Hunting the peak of the rut sure is exciting, but there’s no getting around the fact that as a hunter, you are completely at the mercy of the women – does! That’s a lesson that was reinforced this evening when a beautiful 135-class 8-pointer showed up trailing a doe. When the doe walked into a thicket along a field edge and bedded down, you can guess what the buck did. He bedded down too, about 60 yards out, and all I could do was sit and watch. After about 15 minutes, he got up, moved to about 40 yards and made a scrape, after which he walked into the open field and proceeded to thrash a shrub before moving back to the thicket’s edge and bedding again.
Although the buck was within bow range for a time, dense timber prevented a shot. Situations like that are maddening, because you are so close, yet you know the only way that buck is EVER going to get shot is if the doe gets up and walks by your stand. She controls everything, and if you’ve ever been in a situation like that, you know that rattling, grunting, bleating, etc., is not likely to do anything to convince that buck to come over and investigate. Heck, you can’t blame them – a smart buck doesn’t leave a doe to find a doe.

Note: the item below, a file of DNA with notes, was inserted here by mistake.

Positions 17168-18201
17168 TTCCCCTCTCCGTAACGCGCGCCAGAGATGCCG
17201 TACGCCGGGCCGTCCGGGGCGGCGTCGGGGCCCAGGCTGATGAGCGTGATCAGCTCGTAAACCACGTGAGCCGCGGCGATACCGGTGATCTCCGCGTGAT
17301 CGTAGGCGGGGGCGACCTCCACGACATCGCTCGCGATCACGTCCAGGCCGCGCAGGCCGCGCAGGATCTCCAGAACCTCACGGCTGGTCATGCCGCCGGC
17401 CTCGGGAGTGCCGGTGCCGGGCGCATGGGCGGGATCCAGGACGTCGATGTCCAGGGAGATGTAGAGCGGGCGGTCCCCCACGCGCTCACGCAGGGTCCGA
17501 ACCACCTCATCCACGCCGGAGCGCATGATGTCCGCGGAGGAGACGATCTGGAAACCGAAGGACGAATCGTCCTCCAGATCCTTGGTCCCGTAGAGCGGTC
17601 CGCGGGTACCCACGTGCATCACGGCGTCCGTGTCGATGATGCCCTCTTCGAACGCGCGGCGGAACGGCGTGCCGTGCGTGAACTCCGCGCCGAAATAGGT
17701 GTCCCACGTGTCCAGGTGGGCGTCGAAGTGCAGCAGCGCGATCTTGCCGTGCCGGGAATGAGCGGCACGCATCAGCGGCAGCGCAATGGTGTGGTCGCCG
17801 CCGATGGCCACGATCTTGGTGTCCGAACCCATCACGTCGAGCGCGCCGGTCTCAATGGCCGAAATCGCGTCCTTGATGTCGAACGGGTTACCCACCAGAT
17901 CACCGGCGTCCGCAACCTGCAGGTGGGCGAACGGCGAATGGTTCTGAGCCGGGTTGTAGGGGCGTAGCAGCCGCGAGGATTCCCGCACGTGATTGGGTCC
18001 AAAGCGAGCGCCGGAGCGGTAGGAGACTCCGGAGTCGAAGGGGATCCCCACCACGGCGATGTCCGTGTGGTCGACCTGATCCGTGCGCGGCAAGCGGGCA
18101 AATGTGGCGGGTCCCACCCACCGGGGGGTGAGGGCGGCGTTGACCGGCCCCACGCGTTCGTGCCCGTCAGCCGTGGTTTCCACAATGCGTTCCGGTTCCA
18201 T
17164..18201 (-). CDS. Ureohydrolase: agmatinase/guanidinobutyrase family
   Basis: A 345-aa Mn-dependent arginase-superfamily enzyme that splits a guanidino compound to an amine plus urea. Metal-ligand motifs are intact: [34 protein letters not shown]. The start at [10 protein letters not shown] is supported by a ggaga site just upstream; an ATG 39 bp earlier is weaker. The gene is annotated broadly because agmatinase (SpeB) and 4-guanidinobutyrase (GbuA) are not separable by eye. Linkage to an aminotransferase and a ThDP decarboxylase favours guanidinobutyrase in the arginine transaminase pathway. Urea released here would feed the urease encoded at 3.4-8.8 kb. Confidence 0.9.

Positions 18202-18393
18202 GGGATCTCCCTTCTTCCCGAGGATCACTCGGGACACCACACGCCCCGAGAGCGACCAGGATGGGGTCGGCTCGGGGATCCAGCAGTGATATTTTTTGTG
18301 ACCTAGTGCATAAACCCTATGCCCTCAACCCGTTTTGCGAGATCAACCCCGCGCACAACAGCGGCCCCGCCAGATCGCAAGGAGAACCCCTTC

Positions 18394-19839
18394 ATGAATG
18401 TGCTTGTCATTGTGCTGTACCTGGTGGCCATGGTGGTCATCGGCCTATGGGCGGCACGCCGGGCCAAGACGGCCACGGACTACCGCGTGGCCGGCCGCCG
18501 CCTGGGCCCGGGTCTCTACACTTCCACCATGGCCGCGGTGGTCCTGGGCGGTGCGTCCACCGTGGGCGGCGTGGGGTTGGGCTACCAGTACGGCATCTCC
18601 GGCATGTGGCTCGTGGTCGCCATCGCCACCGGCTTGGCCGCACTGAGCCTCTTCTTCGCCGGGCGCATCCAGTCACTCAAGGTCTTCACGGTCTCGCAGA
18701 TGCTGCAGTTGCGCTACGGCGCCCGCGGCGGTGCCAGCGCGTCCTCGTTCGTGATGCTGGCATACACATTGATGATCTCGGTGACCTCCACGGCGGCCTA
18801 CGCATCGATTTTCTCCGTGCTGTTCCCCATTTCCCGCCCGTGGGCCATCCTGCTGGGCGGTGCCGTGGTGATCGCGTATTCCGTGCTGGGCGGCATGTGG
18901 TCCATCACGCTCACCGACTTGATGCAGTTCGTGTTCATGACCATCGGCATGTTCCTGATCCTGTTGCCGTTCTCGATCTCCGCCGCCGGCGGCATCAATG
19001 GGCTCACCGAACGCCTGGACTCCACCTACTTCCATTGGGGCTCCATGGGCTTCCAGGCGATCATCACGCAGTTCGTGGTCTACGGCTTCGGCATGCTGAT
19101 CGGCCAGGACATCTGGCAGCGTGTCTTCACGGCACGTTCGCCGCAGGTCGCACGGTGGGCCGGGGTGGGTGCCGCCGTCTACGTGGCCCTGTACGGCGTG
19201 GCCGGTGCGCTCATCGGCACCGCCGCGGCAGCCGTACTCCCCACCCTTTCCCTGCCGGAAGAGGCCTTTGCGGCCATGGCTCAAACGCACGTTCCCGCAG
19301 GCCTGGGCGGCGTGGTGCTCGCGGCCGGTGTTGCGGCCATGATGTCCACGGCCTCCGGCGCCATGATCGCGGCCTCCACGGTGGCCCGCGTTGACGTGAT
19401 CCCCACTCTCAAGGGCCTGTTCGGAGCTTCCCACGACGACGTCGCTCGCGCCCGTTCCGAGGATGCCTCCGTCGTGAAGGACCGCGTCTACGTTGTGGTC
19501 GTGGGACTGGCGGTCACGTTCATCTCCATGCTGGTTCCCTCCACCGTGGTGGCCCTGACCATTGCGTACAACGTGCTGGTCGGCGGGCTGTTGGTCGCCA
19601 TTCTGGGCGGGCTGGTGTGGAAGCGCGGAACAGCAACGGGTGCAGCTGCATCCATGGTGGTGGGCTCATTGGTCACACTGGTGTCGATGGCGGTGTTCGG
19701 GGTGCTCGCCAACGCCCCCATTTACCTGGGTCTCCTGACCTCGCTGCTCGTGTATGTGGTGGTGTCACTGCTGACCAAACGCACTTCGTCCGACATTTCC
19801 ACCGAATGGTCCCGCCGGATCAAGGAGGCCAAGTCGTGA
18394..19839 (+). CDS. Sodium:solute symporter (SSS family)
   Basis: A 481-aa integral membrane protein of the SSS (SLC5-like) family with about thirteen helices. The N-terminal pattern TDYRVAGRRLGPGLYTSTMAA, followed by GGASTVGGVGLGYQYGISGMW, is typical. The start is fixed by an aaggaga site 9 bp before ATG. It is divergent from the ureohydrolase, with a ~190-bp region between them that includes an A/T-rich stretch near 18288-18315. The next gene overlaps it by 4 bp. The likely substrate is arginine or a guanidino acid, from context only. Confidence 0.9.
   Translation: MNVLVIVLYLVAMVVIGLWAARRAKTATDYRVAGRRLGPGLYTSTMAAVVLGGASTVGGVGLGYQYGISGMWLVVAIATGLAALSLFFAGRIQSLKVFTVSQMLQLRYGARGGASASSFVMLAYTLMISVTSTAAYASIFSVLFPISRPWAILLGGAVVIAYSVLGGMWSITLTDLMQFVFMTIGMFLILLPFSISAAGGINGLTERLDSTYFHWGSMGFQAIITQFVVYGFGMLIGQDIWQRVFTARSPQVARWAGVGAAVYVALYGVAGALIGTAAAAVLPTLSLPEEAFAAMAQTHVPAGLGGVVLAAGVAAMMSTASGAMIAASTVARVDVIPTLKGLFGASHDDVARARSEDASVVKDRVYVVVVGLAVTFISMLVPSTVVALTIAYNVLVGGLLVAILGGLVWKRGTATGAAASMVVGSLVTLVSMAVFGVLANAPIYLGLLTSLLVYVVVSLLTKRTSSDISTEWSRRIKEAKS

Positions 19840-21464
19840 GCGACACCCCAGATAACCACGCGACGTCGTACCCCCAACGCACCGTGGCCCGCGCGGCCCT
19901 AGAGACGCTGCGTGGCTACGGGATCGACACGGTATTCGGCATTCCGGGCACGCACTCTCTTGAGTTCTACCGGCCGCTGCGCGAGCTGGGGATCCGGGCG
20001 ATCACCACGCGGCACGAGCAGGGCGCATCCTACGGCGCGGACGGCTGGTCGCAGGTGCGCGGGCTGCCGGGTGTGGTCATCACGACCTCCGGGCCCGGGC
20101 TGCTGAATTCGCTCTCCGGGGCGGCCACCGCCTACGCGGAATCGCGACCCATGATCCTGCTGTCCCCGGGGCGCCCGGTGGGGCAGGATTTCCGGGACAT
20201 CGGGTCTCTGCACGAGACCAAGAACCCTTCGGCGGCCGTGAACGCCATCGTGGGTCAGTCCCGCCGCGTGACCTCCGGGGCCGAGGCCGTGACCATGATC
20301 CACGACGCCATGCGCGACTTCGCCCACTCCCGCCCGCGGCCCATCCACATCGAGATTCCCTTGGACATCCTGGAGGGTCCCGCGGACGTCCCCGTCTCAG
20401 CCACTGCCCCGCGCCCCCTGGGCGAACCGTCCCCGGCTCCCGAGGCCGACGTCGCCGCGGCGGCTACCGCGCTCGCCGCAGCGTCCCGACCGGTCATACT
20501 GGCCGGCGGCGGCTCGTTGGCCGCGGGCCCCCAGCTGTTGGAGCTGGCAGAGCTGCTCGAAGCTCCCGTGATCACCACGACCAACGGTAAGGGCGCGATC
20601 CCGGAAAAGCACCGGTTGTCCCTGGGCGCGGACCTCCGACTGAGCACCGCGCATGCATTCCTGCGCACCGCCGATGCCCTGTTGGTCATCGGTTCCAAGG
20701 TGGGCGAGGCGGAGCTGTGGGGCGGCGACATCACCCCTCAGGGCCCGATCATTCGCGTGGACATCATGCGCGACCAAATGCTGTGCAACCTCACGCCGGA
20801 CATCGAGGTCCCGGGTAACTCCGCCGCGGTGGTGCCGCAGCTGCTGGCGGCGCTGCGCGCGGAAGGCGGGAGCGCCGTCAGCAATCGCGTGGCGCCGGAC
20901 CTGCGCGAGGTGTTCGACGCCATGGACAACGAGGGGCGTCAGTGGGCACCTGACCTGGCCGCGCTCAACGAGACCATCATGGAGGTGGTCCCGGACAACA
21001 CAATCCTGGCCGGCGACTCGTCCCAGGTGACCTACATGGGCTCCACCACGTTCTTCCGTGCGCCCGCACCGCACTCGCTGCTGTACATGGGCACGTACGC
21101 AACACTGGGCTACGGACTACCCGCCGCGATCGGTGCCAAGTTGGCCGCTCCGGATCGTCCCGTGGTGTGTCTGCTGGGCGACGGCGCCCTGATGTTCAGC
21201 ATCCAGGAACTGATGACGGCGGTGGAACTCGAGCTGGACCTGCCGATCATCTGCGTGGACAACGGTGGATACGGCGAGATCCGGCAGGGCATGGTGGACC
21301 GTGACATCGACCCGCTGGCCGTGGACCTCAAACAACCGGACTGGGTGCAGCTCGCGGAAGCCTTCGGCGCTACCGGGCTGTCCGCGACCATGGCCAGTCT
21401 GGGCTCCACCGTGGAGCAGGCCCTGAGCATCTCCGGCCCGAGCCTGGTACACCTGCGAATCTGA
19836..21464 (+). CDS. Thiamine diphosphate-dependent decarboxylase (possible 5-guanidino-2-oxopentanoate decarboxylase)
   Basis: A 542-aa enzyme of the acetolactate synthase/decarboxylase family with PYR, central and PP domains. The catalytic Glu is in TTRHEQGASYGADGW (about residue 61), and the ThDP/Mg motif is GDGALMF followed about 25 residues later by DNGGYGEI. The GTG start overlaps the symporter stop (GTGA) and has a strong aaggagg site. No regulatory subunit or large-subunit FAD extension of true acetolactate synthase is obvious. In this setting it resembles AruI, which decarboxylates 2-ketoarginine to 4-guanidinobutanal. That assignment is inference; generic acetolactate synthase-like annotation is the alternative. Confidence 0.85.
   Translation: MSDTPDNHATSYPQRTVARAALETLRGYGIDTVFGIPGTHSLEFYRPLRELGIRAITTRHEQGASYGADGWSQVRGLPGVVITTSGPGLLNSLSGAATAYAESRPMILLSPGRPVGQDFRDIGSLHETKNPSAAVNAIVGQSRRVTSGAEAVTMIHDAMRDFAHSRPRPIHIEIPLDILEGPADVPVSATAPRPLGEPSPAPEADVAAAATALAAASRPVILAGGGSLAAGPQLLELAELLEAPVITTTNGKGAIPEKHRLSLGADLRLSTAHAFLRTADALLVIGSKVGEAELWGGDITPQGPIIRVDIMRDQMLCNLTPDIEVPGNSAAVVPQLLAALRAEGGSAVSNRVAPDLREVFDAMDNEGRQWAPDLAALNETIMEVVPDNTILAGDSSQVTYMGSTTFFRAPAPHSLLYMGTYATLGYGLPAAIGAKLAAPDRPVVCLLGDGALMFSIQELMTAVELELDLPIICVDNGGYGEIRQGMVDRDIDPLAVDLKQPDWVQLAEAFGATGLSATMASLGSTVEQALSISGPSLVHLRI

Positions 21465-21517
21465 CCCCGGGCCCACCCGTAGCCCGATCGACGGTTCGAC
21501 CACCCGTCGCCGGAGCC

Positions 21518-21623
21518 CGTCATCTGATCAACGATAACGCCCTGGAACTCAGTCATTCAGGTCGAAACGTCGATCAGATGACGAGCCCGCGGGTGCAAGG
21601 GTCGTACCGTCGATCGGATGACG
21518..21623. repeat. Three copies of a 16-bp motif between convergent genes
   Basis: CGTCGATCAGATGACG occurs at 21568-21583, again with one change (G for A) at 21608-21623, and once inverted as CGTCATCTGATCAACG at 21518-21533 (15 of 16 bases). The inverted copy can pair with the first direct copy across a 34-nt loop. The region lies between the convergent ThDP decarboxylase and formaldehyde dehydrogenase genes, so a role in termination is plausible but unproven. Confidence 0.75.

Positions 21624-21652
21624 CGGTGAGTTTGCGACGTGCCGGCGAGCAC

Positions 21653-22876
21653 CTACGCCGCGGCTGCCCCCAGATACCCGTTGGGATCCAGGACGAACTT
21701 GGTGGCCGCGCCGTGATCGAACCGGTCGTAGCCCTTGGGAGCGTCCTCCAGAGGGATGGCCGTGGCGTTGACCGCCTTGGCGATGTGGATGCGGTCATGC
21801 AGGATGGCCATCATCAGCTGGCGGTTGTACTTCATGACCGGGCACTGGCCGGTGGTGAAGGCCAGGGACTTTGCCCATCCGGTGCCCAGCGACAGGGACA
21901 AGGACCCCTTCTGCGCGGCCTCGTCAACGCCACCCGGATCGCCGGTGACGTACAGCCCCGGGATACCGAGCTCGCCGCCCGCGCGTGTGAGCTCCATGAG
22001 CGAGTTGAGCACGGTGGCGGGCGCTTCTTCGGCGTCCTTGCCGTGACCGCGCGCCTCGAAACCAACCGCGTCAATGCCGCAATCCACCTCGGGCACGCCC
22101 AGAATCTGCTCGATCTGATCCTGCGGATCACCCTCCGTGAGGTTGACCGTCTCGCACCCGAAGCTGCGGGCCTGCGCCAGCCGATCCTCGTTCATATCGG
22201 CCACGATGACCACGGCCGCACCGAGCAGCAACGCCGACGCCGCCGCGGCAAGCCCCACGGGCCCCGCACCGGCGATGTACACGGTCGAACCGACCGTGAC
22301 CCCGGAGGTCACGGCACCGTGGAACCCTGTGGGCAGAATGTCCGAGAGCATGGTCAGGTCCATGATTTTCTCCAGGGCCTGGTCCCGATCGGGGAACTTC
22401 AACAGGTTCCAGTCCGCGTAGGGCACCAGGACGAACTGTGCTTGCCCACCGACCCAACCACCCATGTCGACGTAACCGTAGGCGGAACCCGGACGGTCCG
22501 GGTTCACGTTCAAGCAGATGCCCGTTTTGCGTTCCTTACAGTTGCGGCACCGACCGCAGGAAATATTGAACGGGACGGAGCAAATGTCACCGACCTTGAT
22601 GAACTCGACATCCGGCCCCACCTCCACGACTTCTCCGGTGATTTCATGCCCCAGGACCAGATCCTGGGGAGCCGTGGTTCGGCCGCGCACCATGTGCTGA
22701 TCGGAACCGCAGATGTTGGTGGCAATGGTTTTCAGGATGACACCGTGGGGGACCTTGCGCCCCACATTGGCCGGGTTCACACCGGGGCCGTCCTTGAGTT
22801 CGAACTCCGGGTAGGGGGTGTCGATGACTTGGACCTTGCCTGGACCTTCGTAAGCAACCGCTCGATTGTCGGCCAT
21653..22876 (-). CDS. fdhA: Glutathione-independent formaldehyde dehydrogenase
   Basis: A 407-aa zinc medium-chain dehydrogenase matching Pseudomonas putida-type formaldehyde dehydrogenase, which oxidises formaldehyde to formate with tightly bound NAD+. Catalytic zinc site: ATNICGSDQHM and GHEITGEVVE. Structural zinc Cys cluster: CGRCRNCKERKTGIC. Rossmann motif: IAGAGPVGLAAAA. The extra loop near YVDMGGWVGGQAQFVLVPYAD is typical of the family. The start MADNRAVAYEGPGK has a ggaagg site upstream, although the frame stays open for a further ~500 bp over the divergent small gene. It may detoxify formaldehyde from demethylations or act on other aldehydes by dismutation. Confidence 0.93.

After about 40 minutes of this, a cow in the pasture I was set up next to came down to the fence line and spooked the doe. When she went running back the way they had come, he was hot on her heels, and my hunt was over.
Tomorrow morning I am going back to the river crossing where I saw two shooters, only this time I am taking my Summit climber in there and moving closer to the actual spot where the deer are crossing so I can (hopefully) take advantage of the funnel. With a little luck, I’ll get a crack at a decent buck. And with a lot of luck, maybe I’ll see a buck like this on the wall here at Riverbottom Bucks.